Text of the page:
The brave, new – sustainable – world of cereals
The future focus of European cereal production will be on low input (possibly organic) systems which deploy genetically diverse crops through either varietal mixtures or composite cross populations. These crops will contribute to a multifunctional agriculture.
That is the key conclusion reached by the closing workshop of the
COST860 – SUSVAR network, which has involved four years of input from 150 scientists and cereal sector specialists from across 29 (mostly European) countries.
UK participants include, from England, The Organic Research Centre – Elm Farm and from Scotland both SCRI and SAC.
Other leading elements of their vision for sustainable cereal production for 2020 and beyond include reform of the regulatory and commercial environment for seed production and marketing (Setting Seeds Free); more efficient energy use; a fresh concentration of breeding and agronomic effort on the nutritional quality and nutritional variety of cereals; much greater levels of participatory research alongside farmers and other cereal sector stakeholders.
Project leader and SUSVAR co-ordinator Hanne Østergård of Risø-DTU (The National Laboratory for Sustainable Energy, Technical University of Denmark) says she has been delighted with the convergence of opinion that has been evident over the four years of debate, discussion and argument.
”We started with a wide spectrum of opinion from commercial breeders through university plant and soil scientists, geneticists and pathologists to organic systems specialists with their associated views on everything from intensive, high input agriculture to the fresh use of ancient wheat ancestors such as spelt and einkorn,” says Professor Østergård.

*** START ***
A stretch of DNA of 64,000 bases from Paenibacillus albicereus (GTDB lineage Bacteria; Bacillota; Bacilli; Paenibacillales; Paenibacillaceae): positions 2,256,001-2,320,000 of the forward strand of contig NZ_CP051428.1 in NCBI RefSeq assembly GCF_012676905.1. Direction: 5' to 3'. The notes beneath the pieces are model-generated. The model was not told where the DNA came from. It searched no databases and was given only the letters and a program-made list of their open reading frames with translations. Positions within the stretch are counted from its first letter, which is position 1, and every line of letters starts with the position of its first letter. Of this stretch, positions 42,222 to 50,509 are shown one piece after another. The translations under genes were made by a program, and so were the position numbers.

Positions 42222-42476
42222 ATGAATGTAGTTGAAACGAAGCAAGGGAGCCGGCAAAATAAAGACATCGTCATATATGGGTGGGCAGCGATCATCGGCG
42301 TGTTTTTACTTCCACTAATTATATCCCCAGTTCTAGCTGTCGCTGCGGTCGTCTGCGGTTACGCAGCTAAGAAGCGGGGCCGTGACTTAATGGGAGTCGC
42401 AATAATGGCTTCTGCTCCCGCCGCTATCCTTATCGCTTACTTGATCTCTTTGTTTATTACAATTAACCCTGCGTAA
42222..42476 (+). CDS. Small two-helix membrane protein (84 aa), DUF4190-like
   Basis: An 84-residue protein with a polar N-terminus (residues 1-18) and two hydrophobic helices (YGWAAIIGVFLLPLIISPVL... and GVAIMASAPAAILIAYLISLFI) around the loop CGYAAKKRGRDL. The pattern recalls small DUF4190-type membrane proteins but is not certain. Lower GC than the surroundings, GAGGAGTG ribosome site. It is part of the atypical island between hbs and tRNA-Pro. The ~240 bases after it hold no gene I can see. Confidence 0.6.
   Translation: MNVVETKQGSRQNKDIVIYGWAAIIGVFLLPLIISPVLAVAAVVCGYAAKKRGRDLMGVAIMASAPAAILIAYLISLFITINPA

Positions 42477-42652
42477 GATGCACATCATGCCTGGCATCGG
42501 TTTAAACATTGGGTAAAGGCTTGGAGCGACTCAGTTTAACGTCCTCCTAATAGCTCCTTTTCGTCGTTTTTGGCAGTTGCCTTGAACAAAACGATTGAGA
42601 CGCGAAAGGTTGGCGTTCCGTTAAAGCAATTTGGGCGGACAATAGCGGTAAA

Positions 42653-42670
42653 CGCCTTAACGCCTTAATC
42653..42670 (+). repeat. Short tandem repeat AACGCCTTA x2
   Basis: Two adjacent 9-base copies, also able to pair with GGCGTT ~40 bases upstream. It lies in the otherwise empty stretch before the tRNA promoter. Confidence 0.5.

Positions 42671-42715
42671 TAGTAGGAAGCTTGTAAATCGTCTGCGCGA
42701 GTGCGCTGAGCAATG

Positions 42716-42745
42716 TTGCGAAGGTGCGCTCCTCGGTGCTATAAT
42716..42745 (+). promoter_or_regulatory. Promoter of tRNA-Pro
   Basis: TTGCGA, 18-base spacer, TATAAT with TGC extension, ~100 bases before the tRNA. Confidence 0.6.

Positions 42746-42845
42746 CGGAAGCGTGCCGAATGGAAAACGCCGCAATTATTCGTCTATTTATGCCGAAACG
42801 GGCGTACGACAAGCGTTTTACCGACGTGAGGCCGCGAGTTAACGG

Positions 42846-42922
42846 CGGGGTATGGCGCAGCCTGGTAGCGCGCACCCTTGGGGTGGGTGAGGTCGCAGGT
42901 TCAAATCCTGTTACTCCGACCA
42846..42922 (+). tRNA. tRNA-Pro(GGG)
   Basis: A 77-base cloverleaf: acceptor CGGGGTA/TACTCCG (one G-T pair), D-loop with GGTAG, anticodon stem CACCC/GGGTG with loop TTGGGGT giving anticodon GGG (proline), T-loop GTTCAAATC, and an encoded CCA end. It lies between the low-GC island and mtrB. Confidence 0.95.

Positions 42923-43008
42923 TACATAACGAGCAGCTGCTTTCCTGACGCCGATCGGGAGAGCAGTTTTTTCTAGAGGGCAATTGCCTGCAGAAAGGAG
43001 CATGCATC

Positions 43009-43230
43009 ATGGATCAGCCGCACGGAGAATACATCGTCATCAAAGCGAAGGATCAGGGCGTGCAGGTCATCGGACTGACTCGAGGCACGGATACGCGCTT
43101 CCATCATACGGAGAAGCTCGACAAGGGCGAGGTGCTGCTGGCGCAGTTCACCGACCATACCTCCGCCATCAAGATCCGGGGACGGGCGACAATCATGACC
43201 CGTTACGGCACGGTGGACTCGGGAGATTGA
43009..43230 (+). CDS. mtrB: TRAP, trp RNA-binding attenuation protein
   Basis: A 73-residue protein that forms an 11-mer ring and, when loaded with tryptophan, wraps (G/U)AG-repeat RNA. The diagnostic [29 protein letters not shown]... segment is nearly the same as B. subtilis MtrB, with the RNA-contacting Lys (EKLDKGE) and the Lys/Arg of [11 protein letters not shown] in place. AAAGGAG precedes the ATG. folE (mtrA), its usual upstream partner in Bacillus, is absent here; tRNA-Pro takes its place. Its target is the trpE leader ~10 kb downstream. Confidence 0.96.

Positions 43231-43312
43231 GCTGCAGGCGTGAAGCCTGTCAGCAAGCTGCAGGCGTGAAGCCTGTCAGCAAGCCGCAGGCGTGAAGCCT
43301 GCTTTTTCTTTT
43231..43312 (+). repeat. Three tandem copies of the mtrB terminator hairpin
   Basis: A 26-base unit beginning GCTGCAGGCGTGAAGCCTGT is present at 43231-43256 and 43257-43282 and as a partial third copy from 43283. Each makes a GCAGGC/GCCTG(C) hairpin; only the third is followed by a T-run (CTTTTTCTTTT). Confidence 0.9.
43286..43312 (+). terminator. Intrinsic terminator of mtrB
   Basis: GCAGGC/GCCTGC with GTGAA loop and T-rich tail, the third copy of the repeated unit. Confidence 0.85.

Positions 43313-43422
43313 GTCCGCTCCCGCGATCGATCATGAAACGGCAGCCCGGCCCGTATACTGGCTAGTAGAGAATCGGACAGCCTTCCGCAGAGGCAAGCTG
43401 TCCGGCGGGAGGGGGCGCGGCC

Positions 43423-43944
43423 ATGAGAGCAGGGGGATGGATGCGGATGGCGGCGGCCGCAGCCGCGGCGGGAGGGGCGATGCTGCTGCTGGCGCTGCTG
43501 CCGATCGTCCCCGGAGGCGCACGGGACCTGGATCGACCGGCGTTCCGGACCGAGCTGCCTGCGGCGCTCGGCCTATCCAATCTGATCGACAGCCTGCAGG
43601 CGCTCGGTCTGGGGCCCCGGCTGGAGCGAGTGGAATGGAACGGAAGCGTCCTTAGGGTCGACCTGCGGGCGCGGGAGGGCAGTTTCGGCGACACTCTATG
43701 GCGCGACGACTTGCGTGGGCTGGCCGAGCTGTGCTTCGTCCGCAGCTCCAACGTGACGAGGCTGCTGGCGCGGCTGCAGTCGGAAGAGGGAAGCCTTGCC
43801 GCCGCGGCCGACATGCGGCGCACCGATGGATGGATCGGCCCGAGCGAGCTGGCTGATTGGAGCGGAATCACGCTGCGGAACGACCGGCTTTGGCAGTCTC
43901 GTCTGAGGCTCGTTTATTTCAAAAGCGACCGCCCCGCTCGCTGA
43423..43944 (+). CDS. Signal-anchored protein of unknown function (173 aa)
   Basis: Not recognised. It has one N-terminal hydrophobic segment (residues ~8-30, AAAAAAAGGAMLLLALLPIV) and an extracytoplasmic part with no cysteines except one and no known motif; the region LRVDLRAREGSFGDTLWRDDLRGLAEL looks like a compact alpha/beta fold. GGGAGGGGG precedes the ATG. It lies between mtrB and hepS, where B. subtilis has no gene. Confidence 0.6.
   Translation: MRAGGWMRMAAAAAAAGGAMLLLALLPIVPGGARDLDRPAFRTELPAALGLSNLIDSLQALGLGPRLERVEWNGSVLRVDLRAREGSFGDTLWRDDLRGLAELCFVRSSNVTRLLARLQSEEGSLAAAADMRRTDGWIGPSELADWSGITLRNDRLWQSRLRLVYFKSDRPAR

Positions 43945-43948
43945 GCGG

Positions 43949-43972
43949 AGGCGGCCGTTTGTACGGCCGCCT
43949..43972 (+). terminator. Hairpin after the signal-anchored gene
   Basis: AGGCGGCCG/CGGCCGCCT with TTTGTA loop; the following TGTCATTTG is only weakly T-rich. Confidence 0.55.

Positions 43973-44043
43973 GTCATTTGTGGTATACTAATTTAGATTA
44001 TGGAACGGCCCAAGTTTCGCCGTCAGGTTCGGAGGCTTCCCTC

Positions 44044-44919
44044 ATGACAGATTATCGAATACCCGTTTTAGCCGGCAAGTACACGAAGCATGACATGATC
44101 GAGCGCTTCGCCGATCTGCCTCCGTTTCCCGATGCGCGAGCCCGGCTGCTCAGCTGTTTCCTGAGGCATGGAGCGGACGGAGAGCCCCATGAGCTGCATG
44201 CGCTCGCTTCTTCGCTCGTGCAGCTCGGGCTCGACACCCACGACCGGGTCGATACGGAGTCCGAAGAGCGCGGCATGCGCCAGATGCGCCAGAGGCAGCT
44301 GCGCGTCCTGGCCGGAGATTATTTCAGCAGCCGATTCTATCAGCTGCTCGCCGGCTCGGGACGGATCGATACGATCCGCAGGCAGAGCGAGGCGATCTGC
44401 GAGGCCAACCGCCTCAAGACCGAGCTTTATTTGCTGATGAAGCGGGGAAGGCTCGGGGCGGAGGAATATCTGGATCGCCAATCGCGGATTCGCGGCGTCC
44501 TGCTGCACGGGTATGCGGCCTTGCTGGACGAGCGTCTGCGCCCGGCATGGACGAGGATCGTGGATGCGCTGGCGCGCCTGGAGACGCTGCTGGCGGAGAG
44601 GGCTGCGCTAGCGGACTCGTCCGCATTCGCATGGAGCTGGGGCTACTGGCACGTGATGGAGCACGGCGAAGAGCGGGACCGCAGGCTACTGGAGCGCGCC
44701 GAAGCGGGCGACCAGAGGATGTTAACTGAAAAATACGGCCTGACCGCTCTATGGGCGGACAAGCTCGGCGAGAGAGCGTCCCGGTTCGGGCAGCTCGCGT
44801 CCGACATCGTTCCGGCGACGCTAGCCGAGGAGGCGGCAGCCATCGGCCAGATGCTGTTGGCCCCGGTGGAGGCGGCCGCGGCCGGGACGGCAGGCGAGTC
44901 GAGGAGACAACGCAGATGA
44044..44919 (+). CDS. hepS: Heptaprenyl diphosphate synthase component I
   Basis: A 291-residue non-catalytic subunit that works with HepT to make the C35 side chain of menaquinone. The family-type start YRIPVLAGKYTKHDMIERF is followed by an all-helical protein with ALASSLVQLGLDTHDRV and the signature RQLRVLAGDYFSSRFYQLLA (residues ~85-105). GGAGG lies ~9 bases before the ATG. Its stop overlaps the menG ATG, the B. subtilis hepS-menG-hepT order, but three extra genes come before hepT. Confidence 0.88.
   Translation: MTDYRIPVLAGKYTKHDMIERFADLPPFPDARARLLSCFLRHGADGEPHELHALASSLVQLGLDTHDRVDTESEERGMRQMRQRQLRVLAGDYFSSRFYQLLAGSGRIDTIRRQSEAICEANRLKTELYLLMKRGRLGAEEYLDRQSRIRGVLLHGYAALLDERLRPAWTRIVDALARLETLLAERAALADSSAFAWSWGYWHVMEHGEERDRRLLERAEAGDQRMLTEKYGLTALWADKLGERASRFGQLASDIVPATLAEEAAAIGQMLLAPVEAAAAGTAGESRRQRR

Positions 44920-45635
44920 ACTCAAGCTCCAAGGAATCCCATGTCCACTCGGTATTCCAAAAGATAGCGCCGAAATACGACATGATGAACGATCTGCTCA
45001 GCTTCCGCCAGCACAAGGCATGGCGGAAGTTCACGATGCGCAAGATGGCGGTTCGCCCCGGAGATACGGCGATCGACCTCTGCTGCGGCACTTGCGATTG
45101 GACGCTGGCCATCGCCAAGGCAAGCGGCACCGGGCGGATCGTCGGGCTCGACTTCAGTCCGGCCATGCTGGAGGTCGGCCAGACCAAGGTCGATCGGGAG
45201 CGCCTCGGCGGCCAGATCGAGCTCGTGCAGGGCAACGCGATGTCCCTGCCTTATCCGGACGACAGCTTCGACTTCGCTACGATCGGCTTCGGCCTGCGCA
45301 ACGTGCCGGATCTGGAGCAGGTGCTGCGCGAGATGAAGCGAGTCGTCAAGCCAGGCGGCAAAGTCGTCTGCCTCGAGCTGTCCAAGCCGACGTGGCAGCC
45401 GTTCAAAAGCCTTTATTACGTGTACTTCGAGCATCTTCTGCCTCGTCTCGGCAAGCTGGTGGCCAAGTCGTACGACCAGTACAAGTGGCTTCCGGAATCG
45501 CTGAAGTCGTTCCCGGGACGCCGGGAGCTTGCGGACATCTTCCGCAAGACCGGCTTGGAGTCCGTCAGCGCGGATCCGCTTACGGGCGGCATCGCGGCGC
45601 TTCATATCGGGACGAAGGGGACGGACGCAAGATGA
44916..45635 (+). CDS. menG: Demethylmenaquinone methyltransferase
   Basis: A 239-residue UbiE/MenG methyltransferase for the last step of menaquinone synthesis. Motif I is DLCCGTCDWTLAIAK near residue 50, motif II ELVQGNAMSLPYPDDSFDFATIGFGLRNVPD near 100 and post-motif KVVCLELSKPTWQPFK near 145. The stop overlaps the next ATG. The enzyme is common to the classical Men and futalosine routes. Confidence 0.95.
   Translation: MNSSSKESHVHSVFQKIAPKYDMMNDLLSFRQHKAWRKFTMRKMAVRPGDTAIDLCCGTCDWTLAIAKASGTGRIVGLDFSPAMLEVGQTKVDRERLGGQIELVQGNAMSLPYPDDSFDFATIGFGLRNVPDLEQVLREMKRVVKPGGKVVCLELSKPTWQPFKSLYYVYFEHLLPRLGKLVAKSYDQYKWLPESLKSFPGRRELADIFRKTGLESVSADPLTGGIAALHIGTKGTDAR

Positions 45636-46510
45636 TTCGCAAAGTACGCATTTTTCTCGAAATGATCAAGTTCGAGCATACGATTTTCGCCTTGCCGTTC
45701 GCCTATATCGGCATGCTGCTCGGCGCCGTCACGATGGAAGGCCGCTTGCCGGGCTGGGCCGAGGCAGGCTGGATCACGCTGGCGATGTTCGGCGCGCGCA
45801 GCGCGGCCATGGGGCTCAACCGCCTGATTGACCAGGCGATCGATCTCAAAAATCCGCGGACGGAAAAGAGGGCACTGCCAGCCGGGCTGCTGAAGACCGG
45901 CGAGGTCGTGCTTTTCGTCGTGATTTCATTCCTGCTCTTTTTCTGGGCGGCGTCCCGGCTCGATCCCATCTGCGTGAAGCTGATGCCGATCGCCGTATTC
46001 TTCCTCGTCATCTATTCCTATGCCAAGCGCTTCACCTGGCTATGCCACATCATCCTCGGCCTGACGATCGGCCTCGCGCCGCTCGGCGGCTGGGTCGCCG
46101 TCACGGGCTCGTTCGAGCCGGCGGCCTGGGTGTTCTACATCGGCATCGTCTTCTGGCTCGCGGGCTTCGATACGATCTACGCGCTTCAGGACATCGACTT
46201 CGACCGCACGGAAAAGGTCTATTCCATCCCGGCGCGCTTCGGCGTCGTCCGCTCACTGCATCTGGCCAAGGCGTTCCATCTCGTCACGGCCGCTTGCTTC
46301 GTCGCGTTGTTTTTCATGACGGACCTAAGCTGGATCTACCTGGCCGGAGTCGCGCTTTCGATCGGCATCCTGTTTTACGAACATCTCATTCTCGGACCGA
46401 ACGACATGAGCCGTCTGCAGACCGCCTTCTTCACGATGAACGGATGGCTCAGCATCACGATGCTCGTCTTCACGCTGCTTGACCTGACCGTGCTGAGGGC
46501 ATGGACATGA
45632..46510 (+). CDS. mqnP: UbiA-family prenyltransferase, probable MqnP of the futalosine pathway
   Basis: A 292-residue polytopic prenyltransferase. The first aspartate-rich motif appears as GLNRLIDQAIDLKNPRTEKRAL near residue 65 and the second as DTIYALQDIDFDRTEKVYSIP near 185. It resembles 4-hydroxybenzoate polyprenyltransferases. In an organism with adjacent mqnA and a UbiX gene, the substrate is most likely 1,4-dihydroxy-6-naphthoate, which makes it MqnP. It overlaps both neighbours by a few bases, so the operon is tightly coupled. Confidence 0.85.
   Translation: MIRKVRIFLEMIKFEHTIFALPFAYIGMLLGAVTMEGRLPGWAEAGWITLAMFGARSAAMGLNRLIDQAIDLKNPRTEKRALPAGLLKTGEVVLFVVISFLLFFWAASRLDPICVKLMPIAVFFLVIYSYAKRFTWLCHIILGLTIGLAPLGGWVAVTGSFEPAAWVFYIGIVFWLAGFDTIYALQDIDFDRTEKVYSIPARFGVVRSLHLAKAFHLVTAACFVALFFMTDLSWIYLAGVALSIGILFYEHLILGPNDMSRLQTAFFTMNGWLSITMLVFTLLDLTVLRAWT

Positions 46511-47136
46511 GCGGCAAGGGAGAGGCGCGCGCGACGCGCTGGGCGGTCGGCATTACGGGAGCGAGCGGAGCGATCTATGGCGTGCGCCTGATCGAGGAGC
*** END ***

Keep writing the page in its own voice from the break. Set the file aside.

”Partly this convergence of opinion has been driven by the growing realisation that Europe and the wider world must address the threat of food and resource shortages, but mostly it has been driven by robust debate, the sharing between disciplines of scientific knowledge and the power of positive networking.”
As a result, the products of the SUSVAR process include detailed visions on the sustainable cereals of the future with respect to:
• competition between food and bioenergy
• soil management
• economic and legal conditions for variety improvement
• participation of stakeholders
• plant breeding strategies
• food and feed processing improvements
• sustainable land use
Professor Østergård and her SUSVAR colleagues make no claim of delivering magical, instant solutions in the very complex field of sustainable cereal production. But nevertheless she is still optimistic –
”Our time-frame for change may be short, but most of the tools and techniques we need for reform of our cereal growing are available today. We just need to assemble them in novel ways and make sure that regulation, economic and political will are working with sustainable methods, not against them.”
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